Why the stdin::prelude?

hi rustaceans,

I am still a newbie in rust and have a non CS Js and python only background.
I was trying to read a line and then all lines from stdin into an vec[tor] and I stumbled upon the docs about stdin lock and lines and saw you need to import the io::stdin like this:

use std::io::stdin;
use std::io::prelude::*;

to use it like this:

for line in stdin().lock().lines() { ... }

I am now confused. why the need for use std::io::prelude::*;. without it the lines() do not seam to exist on the return from lock()

cargo says:

error[E0599]: no method named `lines` found for type `std::io::StdinLock<'_>` in the current scope
 --> src/main.rs:9:32
9 |     for line in stdin().lock().lines() {
  |                                ^^^^^ method not found in `std::io::StdinLock<'_>`
  = help: items from traits can only be used if the trait is in scope
help: the following trait is implemented but not in scope; perhaps add a `use` for it:
1 | use std::io::BufRead;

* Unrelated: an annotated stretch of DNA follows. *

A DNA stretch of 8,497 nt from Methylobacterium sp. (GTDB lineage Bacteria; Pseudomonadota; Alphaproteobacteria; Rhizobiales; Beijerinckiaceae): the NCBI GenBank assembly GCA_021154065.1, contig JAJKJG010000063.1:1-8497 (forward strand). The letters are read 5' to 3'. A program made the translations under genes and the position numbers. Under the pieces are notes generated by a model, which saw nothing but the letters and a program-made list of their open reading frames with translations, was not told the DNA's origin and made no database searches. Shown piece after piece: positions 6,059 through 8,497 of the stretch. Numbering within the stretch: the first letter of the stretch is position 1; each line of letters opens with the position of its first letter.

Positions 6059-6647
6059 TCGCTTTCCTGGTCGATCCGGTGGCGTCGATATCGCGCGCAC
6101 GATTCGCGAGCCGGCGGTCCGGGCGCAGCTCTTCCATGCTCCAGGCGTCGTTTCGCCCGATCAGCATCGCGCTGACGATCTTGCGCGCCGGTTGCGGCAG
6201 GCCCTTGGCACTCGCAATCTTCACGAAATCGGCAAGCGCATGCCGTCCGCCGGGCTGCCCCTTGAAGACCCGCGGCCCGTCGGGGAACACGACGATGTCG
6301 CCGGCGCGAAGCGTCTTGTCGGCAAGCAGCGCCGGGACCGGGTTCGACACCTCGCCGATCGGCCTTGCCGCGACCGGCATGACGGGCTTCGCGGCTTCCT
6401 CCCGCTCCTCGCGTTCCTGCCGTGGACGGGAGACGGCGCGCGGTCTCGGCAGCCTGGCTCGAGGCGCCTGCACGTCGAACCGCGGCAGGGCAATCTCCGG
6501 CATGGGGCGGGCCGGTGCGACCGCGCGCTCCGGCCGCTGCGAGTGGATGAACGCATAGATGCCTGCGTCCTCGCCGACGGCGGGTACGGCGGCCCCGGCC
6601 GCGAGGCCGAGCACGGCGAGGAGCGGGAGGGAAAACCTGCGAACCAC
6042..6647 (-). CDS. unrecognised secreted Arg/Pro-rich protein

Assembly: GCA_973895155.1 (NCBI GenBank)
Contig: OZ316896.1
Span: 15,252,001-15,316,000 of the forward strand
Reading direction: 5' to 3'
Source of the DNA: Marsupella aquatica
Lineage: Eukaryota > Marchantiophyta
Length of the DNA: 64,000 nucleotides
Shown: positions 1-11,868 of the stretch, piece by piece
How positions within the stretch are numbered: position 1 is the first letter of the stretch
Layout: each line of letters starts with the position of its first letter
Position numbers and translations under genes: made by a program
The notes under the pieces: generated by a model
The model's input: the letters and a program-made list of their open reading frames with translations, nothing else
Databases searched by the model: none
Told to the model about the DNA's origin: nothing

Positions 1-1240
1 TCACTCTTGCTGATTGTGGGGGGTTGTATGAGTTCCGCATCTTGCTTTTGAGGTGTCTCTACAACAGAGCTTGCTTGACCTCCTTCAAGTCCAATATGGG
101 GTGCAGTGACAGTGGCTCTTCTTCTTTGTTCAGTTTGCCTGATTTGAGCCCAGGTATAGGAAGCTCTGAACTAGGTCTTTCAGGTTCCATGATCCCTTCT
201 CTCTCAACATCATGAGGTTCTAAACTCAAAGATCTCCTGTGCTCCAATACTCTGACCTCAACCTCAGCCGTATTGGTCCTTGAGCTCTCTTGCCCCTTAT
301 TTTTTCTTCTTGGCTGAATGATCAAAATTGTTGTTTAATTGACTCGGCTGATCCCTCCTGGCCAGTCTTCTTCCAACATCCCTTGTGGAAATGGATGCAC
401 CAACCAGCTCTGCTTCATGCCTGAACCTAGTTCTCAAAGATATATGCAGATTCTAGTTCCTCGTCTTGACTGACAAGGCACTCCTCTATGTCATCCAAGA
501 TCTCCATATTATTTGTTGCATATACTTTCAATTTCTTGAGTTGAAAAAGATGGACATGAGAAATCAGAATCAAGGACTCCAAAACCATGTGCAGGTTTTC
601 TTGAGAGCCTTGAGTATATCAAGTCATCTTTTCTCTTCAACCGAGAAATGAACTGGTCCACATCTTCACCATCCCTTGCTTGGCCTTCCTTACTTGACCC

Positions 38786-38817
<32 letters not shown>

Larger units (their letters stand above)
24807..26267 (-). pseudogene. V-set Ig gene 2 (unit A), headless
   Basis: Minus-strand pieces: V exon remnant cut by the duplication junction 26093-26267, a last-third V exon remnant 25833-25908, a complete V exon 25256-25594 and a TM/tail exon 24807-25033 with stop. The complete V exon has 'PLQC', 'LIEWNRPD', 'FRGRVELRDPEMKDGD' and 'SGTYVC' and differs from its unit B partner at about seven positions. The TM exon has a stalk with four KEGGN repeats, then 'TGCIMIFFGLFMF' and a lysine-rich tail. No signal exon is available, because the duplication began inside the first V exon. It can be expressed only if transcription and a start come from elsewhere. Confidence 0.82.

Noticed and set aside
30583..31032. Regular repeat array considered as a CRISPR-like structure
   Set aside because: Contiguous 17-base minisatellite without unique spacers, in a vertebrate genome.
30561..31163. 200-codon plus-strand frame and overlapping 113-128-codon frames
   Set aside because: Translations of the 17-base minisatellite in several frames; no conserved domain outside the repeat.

now follows is my entire file:

use std::io::stdin;
use std::io::prelude::*; // why the need for this?

type Lines = Vec<String>;

pub fn read_input() -> Lines {
    let mut lines:Lines = Vec::new();
    for line in stdin().lock().lines() {
        match line {
            Ok(line) => lines.push(line),
            Err(error) => println!("{:?}", error)
    return lines

fn main() {
    let lines:Lines = read_input();
    println!("{:#?}", lines)

The lines() method comes from the BufRead trait, so you need to import that trait to call the method. You can either do this, as the compiler message suggests:

use std::io::BufRead;

Or you can use the prelude, which is a just a convenient way to import four traits at once.

nice thanks for the quick response. sorry did not notice the hint from the compiler :smiley:

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